Today’s column is written by Madhura Sengupta, director of ad product technology at Edmunds.
There are countless arguments over the ethics and even definitions of “native ads,” especially as the lines between advertising and content blur. Native ads have posed as articles (advertorials), recommendation widgets (“around the web”), sponsored listings, banner ads dressed up in custom CSS and in-feed units.
While users expect fast, relevant and unobtrusive ads, advertisers judge publishers based on performance, fraud and viewability metrics. More premium publishers are beginning to create walled-garden native platforms in order to outperform the traditional banner ad and shield themselves from major obstacles of the digital advertising world, including ad blocking, viewability and latency.
But how can publishers prevent these native ads from becoming just as annoying and destructive to the user experience as the traditional display ad they purported to improve? To succeed, publishers need to first properly set up their native ad infrastructure before communicating these changes clearly with their users.
There are several benefits to a component-based system. Creatives can be resized responsively across devices and reshaped for the look and feel of specific publisher pages. Publishers can also enforce limits on the number of tracking pixels on each creative, which will decrease load times and enhance user experience. Finally, since component-based creatives give publishers more control, they are often more secure than ad tags that are hosted on a third-party server and help protect users from malware and other ad fraud concerns.
Now that advertisers are submitting various components of each ad, these components need to be assembled into templates. Continuing with the Facebook example, the news feed contains various templates, such as multiple-image carousel ads or single-image sponsored stories. Each template outlines character constraints, font sizes and styling for every component. While this does reduce flexibility and customization from an advertiser, the creatives look clean, consistent and uniform on the publisher’s site. This creates a more seamless integration with content and endemic user experience.
While a component-based asset system has many benefits, it also creates significantly more overhead for a publisher to assemble each ad. Instead of manually configuring each component, for example by using Photoshop, publishers can build or commission a platform to automate this production. Ideally, this platform should also push the ads into an ad server, such as Google’s DFP or the publisher’s content management system (CMS), in order to gain workflow efficiencies.
Some platforms, such as TripleLift, also allow external advertisers to build their own native ads. Whether publishers allow external advertisers to build their own native ads or work through internal account management teams to assemble assets, it is critical to build preview functions, approval steps and a direct line of integration with serving the ads.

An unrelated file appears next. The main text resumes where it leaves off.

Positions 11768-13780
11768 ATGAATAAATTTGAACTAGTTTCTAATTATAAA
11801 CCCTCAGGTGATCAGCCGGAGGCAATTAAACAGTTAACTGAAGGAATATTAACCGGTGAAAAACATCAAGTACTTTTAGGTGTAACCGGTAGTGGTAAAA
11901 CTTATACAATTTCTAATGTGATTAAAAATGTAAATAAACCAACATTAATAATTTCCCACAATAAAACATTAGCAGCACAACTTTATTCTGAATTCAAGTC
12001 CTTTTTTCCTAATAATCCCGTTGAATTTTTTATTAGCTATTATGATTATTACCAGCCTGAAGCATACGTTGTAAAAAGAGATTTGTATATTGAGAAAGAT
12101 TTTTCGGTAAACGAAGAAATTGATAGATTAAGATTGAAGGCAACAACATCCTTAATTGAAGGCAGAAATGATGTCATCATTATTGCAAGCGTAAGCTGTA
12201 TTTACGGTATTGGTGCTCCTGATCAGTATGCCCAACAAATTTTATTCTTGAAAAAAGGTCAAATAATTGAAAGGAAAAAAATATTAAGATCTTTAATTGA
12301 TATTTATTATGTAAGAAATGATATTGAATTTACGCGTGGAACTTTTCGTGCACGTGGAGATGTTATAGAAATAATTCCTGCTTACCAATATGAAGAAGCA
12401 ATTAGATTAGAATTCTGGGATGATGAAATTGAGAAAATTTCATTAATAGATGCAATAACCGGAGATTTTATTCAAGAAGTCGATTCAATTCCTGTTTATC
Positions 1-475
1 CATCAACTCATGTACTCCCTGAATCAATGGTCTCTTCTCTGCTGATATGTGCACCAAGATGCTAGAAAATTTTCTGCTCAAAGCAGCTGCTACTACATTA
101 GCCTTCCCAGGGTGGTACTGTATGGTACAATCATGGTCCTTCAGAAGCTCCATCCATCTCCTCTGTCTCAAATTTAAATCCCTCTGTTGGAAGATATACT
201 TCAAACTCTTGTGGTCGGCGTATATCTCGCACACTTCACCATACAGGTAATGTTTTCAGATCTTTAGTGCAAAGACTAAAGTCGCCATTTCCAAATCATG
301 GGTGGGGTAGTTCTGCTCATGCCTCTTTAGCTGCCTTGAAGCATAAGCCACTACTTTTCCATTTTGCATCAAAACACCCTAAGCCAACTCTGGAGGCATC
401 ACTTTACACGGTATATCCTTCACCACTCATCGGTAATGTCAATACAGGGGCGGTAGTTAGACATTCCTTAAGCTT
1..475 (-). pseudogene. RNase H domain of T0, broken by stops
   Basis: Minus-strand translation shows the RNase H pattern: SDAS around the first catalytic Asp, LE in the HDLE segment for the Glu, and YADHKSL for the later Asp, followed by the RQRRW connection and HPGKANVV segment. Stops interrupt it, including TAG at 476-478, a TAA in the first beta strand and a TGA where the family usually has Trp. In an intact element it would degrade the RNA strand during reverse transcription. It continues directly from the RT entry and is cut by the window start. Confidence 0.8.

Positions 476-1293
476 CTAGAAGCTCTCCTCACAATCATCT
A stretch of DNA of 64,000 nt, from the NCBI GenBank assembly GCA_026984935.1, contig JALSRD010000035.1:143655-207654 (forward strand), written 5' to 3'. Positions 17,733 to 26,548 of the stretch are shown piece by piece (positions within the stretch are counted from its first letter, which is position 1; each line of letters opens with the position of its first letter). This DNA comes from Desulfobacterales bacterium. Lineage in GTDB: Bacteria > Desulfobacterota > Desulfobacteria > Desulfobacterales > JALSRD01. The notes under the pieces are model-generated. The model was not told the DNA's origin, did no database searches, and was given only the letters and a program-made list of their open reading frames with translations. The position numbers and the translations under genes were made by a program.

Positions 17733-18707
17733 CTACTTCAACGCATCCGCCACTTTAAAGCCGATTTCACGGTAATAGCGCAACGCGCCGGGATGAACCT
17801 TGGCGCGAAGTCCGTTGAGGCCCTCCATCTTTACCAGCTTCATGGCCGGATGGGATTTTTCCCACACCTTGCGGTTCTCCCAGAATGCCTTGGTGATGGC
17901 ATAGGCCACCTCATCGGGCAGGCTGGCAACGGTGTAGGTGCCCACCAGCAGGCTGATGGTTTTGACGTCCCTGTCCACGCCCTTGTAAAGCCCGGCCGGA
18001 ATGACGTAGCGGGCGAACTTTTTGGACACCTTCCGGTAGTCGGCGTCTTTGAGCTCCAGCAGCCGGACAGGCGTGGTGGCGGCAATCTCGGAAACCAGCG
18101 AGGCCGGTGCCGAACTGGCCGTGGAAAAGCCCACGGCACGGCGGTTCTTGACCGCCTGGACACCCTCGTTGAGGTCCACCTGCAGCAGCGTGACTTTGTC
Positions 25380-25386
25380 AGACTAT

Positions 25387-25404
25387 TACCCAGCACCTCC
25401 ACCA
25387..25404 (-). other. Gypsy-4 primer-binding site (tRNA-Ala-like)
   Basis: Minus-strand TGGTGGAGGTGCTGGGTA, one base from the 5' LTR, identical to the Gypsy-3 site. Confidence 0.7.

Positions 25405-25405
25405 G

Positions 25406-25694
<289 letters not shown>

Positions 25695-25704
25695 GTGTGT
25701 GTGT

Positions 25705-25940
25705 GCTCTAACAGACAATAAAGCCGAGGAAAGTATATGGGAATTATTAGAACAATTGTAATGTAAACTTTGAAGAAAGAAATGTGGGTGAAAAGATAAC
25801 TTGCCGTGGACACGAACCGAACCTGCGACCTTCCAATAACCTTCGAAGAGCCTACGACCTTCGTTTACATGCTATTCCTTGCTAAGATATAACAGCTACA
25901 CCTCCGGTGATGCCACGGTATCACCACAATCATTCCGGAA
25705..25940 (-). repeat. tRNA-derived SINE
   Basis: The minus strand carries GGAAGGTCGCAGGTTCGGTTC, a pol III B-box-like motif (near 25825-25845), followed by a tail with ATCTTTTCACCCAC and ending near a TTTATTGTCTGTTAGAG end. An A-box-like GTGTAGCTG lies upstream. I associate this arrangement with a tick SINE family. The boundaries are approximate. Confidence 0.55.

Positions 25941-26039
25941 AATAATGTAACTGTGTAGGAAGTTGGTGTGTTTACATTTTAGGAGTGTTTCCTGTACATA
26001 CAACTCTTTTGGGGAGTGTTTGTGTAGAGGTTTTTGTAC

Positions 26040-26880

One of the loftier goals of setting up a native ad infrastructure is to combat ad blockers. While publishers are exploring the idea of serving native ads directly within their CMS instead of using a typical ad server such as DFP, it is probably the most challenging from a technical, sales and industry adoption standpoint. Advertisers will have to gain trust in publishers’ measurements, attribution, reporting and analytics.
In addition, a traditional publisher CMS does not have the advanced targeting and decisioning capabilities of an ad server, so marrying the two may be a very complex task. However, as more sites move toward personalization of both content and ads, site-serving native ads can start to become a reality.
Communicating With Users
Once a native ad infrastructure is in place, publishers should strive to personalize native ads to achieve more relevancy. One way to accomplish this is to build an ad system that is capable of performing decisioning based on user profile data and page-level inputs. For example, if we know a user is a Ford F-150 shopper and primarily viewing blue trucks of a certain trim level, his ads can be tailored accordingly.
Publishers should also provide transparency around audience data usage. First-party or third-party data may be used to serve more contextual and relevant advertising. However, as users become increasingly concerned about their privacy, it is good practice to shed light on how their information was collected and used, as well as provide an option to opt out of remarketing ads. A prevalent example of this is the blue AdChoices icon indicating that ads are targeted using third-party data about users’ Internet browsing history.
Last but not least, publishers should be careful to ensure that native ad formats are not deceptive. According to the recently released FTC guidelines, “an advertisement or promotional message shouldn’t suggest or imply to consumers that it’s anything other than an ad. If a disclosure is necessary to prevent deception, the disclosure must be clear and prominent.”
Both publishers and advertisers have a unique opportunity to create native content that blends into the user’s online experience and doesn’t pester them like the traditional banner gnats they want to swat away.
In doing this, however, it is also important to maintain and respect the user by clearly labeling promotional content. Advertisers should be transparent and explicit in making it clear where their content comes from. The content will be all the more trustworthy for it and, as an extension, so will the brand. Publishers should feel excited about taking more control of what is being served on their sites – creating their own advertising ecosystem which will deliver fast, dynamic and relevant advertising that their users enjoy.